Martin Gustafsson, a researcher in the economics department at Stellenbosch University, told Africa Check that the report does not make use of any standardised testing in producing the ranking. “In the case of South Africa, six respondents, all from the business sector, are asked to rate the quality of education along a seven-point scale from very good to very poor,” he said.

The ratings are therefore subjective and drawn from a small pool, with no effort made to cross-reference ratings so as to compare countries properly.

Africa Check has previously looked at claims that South Africa has the worst education system in Africa. But the available data shows that while South Africa lags behind a number of African countries including Kenya and Swaziland, there are many with worse education systems.

Is South Africa the country where the most car hijackings take place?

Unsubstantiated. South Africa’s latest crime statistics show that 9,990 cars and 943 trucks were hijacked in 2012/13. However, Africa Check was unable to find recent comparative data on car hijackings around the world.

With regard to car theft, South Africa doesn’t have the highest number of cases in the world. In 2011/2012, nearly 60,000 cars and motor cycles were reported stolen in South Africa, while just over half a million cars were reported stolen in the United States of America, giving the US a higher rate of car theft per head of population.

Is South Africa one of the ‘top ten’ countries with the highest murder rates?

Probably true. The United Nations Office on Drugs and Crime (UNODC) provides homicide statistics from 1995 to 2011. According to the 2011 data, South Africa – with 15,609 murders – was ranked fourth out of 84 countries assessed. India, with 42,923 murders, was ranked first, followed by Brazil with 42,785 murders and  Mexico with 27,199.

However, comparing countries using the total number of murders fails to take into account varying population sizes. South Africa has a population of about 53-million. India, by comparison, has a population of 1,2-billion so the higher number of murders there is to be expected.

To accurately assess crime figures across populations it has become standard international practice for crime data to be presented, not only in raw or total numbers, but in ratios. Normally these are expressed as the number of crimes committed per 100,000 people.

In 2011, South Africa’s murder rate was 30.9 per 100,000 people. On this basis, according to the UNODC data, it was ranked eighth out of the 84 countries assessed. Honduras was ranked first with a murder rate of 91.6 murders per 100,000 people.

According to the Institute for Security Studies, the murder rate in South Africa in 1994 was 66.9 murders per 100,000 people.

Gareth Newham, head of the governance, crime and justice division at the Institute, told Africa Check that the Facebook post ignores the fact that in the past 19 years, the murder rate has more than halved.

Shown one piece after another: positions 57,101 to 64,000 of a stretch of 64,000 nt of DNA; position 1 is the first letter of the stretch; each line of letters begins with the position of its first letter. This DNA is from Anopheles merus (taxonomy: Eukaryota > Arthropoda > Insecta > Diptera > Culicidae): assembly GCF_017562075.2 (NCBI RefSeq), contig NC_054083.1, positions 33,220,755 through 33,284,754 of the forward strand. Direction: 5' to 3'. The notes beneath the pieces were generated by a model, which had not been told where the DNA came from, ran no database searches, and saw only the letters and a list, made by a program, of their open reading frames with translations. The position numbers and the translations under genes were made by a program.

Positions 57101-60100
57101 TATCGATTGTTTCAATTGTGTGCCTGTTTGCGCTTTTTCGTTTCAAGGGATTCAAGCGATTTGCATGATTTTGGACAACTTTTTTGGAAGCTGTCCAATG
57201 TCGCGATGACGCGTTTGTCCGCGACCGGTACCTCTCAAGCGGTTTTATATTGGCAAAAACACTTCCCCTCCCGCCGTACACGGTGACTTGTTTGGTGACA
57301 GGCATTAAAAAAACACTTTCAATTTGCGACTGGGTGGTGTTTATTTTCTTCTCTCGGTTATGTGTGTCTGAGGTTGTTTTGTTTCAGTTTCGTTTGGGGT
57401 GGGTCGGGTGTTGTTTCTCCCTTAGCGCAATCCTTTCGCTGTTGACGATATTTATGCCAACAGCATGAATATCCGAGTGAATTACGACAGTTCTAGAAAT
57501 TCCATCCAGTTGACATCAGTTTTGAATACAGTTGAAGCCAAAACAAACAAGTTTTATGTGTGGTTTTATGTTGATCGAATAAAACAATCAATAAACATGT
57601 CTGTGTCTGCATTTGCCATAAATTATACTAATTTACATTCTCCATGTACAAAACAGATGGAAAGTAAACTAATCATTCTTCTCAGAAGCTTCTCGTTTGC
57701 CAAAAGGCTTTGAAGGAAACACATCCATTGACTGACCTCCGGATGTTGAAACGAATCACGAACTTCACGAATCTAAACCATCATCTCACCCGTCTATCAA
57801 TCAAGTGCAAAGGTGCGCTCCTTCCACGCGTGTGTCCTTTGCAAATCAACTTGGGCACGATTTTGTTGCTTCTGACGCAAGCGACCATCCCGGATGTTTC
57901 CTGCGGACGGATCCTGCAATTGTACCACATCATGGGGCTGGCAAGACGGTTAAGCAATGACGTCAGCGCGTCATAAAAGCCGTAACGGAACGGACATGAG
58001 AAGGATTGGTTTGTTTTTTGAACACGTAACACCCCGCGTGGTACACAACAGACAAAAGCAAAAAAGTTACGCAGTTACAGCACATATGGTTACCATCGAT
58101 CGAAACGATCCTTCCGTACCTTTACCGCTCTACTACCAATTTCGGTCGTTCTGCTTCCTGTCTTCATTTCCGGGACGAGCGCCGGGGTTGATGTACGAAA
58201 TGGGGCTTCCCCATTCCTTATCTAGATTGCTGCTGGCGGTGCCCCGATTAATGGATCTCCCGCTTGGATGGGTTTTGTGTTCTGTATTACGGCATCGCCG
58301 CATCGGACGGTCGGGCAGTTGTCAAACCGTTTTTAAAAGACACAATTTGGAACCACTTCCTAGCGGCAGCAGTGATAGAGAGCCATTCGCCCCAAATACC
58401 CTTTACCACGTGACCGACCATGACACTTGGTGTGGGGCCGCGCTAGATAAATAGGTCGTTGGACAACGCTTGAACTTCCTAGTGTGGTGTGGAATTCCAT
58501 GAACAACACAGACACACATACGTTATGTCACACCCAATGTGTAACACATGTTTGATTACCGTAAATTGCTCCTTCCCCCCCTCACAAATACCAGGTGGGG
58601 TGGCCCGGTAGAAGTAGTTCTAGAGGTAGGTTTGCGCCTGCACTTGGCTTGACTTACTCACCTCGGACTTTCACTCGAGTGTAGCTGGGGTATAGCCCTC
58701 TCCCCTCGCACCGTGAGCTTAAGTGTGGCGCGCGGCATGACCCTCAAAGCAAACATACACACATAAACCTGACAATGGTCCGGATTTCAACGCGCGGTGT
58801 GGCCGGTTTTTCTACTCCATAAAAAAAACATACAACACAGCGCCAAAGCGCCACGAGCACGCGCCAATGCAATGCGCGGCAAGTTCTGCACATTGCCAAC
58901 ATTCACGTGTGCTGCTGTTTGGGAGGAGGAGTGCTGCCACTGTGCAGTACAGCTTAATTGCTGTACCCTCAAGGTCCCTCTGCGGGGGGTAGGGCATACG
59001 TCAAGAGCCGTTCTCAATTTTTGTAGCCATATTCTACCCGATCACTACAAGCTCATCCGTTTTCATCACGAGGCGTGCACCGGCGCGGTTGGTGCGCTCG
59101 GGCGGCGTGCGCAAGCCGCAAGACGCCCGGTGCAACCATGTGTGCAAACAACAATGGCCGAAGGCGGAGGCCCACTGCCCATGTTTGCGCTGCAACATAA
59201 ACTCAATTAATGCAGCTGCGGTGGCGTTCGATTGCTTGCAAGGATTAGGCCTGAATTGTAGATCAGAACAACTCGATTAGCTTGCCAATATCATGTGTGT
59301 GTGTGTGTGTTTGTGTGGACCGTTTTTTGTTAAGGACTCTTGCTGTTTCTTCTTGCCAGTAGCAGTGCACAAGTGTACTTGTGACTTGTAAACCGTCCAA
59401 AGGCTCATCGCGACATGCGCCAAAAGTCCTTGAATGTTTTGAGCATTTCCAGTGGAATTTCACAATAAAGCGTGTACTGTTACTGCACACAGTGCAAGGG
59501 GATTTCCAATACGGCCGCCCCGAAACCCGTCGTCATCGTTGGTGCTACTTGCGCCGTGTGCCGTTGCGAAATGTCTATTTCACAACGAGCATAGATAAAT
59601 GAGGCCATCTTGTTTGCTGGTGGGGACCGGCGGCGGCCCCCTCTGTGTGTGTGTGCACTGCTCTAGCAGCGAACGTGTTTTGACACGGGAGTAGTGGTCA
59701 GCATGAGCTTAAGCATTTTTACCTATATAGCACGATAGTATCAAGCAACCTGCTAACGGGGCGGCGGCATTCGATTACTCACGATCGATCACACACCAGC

Recent crime statistics, however, show a reversal in the downward trend with  worrying increases in the numbers of murders and other violent crimes in the 2012/2013 financial year.

Does South Africa have the most corrupt government in the world?

False. There are few international rankings for corruption and those that are available have not escaped criticism. But the available rankings, suggest that South Africa’s government is not the most corrupt in the world.

In 2012, Transparency International, a non-governmental organisation that monitors public and private corruption, ranked Somalia the most corrupt out of the 174 countries on its corruption perception index. It scored 8 out of a possible 100 points. South Africa is ranked 69th on the index, with a score of 43.

The World Bank produces annual worldwide governance indicators. In 2012, South Africa’s control of corruption was ranked 113th out of 210 countries.

Does South Africa have ten times more people in squatter camps than in 1994?

False. The first post-apartheid census was held in 1996. It recorded that there were 1,453,015 households in informal settlements across South Africa. The 2011 census revealed that this number had increased to 1,963,096 households. Using this data, there are 1.4 times more people living in informal settlements than there were in 1996 – not ten times.

Does South Africa have 1000% more illegal immigrants than it did in 1994?

Unlikely. Professor Loren Landau, director of the African Centre for Migration and Society at the University of the Witwatersrand, told Africa Check that it is impossible to accurately estimate how many undocumented migrants are currently in South Africa. “Anyone who claims to know how many there are is lying,” he said.

He recommended using census data on the number of foreign-born nationals in South Africa to determine how this demographic has grown.

The 1996 census revealed that 958,187 people living in South Africa were born outside of the country. The 2011 census revealed that 4.5% – or about 2.3-million – of the country’s 51.7-million people were born outside of South African.  This amounts to an increase of 238% over the fifteen year period – not 1000%.